Bill Hogan was returning home to the U.S. from Germany in February when a customs agent at Dulles International Airport pulled him aside. He could reenter the country, she told him. But his laptop couldn't. U.S. Customs and Border Protection agents said he had been chosen for "random inspection of electronic media," and kept his computer for about two weeks, recalled Hogan, 55, a freelance journalist from Falls Church, Va.
Fortunately, it was a spare computer that had little important information. But Hogan felt violated.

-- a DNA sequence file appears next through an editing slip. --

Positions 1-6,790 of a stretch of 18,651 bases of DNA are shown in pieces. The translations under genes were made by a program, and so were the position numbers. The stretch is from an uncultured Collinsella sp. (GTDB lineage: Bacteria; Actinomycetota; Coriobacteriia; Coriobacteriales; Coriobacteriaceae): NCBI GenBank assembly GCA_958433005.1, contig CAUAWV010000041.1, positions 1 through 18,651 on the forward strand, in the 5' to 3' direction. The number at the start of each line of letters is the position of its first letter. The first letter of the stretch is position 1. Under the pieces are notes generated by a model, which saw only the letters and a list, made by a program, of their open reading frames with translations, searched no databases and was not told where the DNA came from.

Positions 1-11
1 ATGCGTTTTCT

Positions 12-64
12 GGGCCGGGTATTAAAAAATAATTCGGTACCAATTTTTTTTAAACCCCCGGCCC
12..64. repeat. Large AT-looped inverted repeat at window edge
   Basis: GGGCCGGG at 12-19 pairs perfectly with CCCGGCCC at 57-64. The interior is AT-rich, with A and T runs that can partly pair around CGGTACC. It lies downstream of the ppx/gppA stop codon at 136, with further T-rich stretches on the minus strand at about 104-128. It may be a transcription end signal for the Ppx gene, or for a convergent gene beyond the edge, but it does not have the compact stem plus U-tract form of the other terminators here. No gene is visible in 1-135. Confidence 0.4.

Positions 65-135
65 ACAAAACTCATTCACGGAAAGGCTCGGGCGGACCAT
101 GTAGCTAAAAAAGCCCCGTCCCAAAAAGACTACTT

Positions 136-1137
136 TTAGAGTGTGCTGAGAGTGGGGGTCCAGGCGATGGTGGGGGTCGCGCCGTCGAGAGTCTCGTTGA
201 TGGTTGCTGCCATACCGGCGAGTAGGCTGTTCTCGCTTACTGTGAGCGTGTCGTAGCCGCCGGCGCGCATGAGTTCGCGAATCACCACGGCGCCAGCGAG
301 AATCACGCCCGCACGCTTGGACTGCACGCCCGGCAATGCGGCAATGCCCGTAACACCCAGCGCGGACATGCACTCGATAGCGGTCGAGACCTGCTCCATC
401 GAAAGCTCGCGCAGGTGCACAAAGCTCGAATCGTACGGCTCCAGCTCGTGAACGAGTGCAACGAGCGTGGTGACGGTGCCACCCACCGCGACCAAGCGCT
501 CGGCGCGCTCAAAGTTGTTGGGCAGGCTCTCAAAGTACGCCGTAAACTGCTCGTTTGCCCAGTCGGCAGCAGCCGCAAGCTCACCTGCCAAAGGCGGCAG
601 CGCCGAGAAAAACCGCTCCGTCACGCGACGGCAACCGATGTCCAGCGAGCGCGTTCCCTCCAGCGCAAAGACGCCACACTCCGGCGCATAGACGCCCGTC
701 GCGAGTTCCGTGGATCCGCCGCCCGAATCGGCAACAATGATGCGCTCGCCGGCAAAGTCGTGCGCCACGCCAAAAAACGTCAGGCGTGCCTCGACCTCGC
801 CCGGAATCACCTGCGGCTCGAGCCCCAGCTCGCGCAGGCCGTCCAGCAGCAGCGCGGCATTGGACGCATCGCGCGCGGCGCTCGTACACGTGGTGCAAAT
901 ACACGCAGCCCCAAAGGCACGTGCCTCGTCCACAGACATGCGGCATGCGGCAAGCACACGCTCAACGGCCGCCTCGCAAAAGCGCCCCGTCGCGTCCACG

"It's not an inspection. It's a seizure," he said. "What do they do with it? I assume they just copy everything."
For several years, U.S. officials have been searching and seizing laptops, digital cameras, cellphones and other electronic devices at the border with few publicly released details. Complaints from travelers and privacy advocates have spurred some lawmakers to fight the U.S. Customs policy and to consider sponsoring legislation that would sharply limit the practice.
As people store more and more information electronically, the debate hinges on whether searching a laptop is like looking in your luggage or more like a strip search.
Read more at - 'Laptop seizures at customs raise outcry'